The eminent scientist Sir William Stewart has broken his silence on events that led to his quitting as chair of Scotland's most financially troubled trust.
He told the Scottish Parliament's audit committee that it was difficult to meet politicians' demands not to rock the boat while trying to follow orders from the health department to stay in budget.
MSPs who sat through the evidence-taking session heard conflicting accounts from current and former managers in Tayside as they tried to untangle why finances had got out of control.
But Sir William said: 'We faced a dilemma. On the one hand, the management executive was telling us to ensure financial targets were met. On the other, we were being told not to do anything politically embarrassing. That meant no redundancies and making sure everybody had to be treated. '
He added: 'It was like being asked to drive from Dundee to London in two hours, told to observe the speed limit and you have only enough fuel to reach the border. '
Sir William quit last year before the publication of a report by the taskforce sent in to Tayside University Hospitals by Scottish health minister Susan Deacon. The report found evidence of management failings and was followed by an investigation by the auditor general.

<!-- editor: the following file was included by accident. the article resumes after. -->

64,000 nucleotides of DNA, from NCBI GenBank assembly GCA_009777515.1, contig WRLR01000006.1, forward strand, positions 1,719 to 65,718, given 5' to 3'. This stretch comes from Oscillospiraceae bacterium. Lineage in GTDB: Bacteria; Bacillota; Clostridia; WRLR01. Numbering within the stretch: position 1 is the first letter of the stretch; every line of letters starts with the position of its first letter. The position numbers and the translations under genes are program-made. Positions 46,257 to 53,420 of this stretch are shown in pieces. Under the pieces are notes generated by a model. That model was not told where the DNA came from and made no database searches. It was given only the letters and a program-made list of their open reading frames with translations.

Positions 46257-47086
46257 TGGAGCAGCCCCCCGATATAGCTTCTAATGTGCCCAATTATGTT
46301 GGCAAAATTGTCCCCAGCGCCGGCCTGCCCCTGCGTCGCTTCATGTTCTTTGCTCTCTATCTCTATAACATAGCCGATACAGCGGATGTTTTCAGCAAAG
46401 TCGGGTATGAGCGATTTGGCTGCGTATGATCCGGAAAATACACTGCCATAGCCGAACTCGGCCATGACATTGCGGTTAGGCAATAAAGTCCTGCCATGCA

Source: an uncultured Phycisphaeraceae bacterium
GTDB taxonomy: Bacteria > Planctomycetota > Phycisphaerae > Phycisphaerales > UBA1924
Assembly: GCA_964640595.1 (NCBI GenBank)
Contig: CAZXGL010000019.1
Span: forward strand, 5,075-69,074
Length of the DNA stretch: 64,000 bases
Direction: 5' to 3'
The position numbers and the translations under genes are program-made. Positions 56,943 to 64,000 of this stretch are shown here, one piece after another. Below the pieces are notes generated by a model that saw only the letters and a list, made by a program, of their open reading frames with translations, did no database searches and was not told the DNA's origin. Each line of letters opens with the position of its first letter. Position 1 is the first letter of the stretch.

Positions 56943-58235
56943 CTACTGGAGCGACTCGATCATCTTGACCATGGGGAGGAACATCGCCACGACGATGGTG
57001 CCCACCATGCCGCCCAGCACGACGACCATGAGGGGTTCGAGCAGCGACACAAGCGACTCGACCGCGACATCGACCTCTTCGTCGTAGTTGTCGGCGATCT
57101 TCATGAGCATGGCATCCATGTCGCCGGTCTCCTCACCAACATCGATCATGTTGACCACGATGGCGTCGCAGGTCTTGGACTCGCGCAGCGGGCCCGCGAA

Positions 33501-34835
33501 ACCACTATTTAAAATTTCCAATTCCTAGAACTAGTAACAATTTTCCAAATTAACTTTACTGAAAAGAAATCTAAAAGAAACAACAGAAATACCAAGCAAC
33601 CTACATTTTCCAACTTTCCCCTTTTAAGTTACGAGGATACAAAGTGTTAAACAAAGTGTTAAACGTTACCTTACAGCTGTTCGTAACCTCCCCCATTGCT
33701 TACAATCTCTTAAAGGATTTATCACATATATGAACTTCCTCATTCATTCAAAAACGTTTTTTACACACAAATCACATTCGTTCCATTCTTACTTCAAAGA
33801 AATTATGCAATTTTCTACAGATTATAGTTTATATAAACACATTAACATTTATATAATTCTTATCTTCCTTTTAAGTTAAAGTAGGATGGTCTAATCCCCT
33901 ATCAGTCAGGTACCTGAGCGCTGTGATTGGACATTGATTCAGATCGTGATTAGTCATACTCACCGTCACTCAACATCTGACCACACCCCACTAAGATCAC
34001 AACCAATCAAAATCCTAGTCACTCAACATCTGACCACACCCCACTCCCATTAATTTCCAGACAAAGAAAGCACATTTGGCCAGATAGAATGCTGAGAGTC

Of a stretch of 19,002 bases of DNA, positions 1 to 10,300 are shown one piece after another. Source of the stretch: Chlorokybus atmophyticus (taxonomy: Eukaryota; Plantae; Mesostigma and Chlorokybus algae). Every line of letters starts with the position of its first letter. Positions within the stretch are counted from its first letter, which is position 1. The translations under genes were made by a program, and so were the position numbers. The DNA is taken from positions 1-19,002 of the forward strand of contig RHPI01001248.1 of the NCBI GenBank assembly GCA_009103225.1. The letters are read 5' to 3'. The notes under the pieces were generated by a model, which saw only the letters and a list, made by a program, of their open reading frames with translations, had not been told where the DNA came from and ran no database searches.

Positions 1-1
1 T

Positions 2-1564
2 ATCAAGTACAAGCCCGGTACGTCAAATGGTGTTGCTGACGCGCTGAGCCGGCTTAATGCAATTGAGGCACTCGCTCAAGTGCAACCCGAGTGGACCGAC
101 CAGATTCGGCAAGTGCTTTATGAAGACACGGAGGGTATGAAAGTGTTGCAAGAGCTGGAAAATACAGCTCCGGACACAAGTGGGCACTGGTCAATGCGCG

The investigations discovered that the new trust, which was formed in 1999 from three other trusts, including Perth and Kinross and Dundee Teaching Hospitals, very quickly forecast a deficit of a probable£12m. They also found that the trust had used non-recurring funds to meet recurring costs - a practice which Sir William said was common across Scotland. The ensuing financial problems have led to a cost-cutting programme and a likely cumulative deficit of between£21m and£23m by next year.
Trust chief executive Paul White, who has just been appointed chief executive of Barts and the London trust, faced tough questioning from MSPs about when he realised there was an impending problem. He has consistently said that he was 'surprised' by the magnitude of the deficit when it emerged at the end of the new trust's first quarter.
But Philip Colville, former finance director of Dundee Teaching Hospitals, said that it had been in the public domain from the previous September that the deficit could reach£9m.
He told MSPs that he had himself mentioned the financial problems to Mr White at his interview.
Mr White retorted that Mr Colville had not been on his interview panel and said he had thought predictions of a£20m deficit were 'hearsay'.
The audit committee will now hear from other figures, including the former chief executive of the NHS in Scotland, Geoff Scaife.